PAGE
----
#DataMustFall: Probe could also lead to lower ADSL and fibre prices

#DataMustFall: Probe could also lead to lower ADSL and fibre prices

The good news is the ongoing inquiry into South Africa’s data industry could be far reaching. The bad news is, we’ll have to wait a while…

#DataMustFall: Probe could also lead to lower ADSL and fibre prices

#DataMustFall and, it turns out, so must ADSL and fibre prices.

The Competition Commission’s probe into South Africa’s high data prices could name and shame everyone charging absurd amounts for accessing the internet.

Norton Rose Fulbright’s Jason van Dijk and Avayaik Gray was quoted by businesstech.co.za as saying they believe the enquiry could have a wide-ranging impact.

Because South Africa’s data market is controlled by a relatively small number of companies and the Commission could rule that the competitiveness in the local market has been hamstrung. The enquiry has not been limited to the mobile sector, according to Norton Rose Fulbright.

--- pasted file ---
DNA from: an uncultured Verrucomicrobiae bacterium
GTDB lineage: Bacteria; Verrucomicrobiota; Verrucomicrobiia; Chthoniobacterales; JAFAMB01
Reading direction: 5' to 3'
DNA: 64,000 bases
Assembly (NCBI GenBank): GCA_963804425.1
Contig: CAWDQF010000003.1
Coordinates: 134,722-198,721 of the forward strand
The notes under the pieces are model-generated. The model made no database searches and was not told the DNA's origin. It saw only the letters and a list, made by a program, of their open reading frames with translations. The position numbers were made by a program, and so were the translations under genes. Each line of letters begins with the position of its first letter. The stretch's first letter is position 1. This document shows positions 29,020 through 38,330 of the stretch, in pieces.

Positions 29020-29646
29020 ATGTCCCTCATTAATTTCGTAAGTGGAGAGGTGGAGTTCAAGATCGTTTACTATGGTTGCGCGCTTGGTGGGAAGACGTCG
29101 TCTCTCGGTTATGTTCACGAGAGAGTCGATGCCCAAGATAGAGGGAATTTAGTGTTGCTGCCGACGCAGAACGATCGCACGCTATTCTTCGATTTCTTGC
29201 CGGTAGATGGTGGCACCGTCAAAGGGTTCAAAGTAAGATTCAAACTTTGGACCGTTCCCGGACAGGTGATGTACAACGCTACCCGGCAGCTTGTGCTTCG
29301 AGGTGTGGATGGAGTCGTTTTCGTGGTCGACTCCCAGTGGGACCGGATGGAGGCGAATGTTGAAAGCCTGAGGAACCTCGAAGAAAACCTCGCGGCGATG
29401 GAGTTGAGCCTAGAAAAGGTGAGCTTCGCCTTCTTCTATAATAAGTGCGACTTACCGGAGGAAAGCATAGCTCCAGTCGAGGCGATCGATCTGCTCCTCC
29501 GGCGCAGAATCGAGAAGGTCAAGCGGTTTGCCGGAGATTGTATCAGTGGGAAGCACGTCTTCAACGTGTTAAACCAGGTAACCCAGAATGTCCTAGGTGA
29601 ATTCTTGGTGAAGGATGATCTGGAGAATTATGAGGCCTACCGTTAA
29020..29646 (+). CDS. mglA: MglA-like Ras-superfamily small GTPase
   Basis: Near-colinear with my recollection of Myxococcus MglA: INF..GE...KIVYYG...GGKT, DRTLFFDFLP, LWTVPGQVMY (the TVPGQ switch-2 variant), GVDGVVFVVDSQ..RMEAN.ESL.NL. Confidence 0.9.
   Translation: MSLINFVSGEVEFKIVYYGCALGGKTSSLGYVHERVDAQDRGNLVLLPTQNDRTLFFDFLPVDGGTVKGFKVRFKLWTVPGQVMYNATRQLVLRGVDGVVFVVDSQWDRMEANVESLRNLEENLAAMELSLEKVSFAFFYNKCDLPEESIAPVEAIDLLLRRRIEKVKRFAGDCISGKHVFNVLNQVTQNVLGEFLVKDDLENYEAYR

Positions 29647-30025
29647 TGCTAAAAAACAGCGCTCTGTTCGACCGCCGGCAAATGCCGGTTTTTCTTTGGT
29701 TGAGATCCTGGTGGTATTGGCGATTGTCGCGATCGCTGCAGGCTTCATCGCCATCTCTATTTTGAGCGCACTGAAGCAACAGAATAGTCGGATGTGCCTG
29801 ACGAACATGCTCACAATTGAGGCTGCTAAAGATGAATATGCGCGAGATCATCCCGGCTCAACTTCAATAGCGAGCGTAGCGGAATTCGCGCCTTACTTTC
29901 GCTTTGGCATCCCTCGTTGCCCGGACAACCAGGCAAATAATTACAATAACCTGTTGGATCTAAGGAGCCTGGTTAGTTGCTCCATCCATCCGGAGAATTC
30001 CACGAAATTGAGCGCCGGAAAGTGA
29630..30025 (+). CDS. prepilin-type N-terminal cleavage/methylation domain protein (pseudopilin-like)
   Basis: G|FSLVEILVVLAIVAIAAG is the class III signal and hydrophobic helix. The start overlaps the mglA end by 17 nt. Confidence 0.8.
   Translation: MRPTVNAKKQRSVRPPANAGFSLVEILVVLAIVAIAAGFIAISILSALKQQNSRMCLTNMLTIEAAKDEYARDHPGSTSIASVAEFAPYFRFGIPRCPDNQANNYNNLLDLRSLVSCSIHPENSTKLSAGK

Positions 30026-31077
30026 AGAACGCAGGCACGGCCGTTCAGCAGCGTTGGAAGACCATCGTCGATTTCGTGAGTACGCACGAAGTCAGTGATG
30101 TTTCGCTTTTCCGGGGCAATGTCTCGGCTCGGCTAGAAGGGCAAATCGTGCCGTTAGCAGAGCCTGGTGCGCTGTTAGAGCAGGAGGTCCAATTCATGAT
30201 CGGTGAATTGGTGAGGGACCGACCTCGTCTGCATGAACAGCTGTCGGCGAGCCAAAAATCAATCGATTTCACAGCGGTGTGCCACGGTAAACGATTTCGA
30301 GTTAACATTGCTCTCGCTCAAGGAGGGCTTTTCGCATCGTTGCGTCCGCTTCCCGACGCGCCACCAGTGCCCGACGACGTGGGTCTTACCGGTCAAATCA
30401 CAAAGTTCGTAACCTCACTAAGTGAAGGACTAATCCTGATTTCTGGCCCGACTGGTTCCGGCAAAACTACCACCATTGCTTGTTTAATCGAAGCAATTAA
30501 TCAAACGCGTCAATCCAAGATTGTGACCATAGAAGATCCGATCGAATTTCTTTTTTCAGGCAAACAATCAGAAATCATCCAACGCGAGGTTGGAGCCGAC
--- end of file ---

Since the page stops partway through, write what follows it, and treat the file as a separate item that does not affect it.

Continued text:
What does the Commission hope to achieve?

Thee Commission will be allowed to make non-binding recommendations to address its findings.

It also has the power to begin investigations into any alleged anti-competitive conduct by specific market players, should the inquiry uncover such behaviour.

The average price of fixed-line internet connections in South Africa

Using the open-source data from numbeo.com, the average price of a connection with the following criteria – 60 Mbps or More, Unlimited Data, Cable/ADSL – is R812.54.

While there are many internet service providers of varying sizes, all fixed line connections still ultimately go through Telkom. You have to have a fixed line – both voice and ADSL – in order to get a connection.

When will we know the outcome of the commission?

That’s the bad news. The inquiry into the data services market inquiry is supposed to be completed by the end of 31 August 2018. But it could take even longer than that, according to Norton Rose Fulbright.

So, while the good news is the commission holds great potential, the bad news is it’ll take a while before consumers see the results of the investigation. For now, all we’ve got is a hashtag, until our data expires, obviously.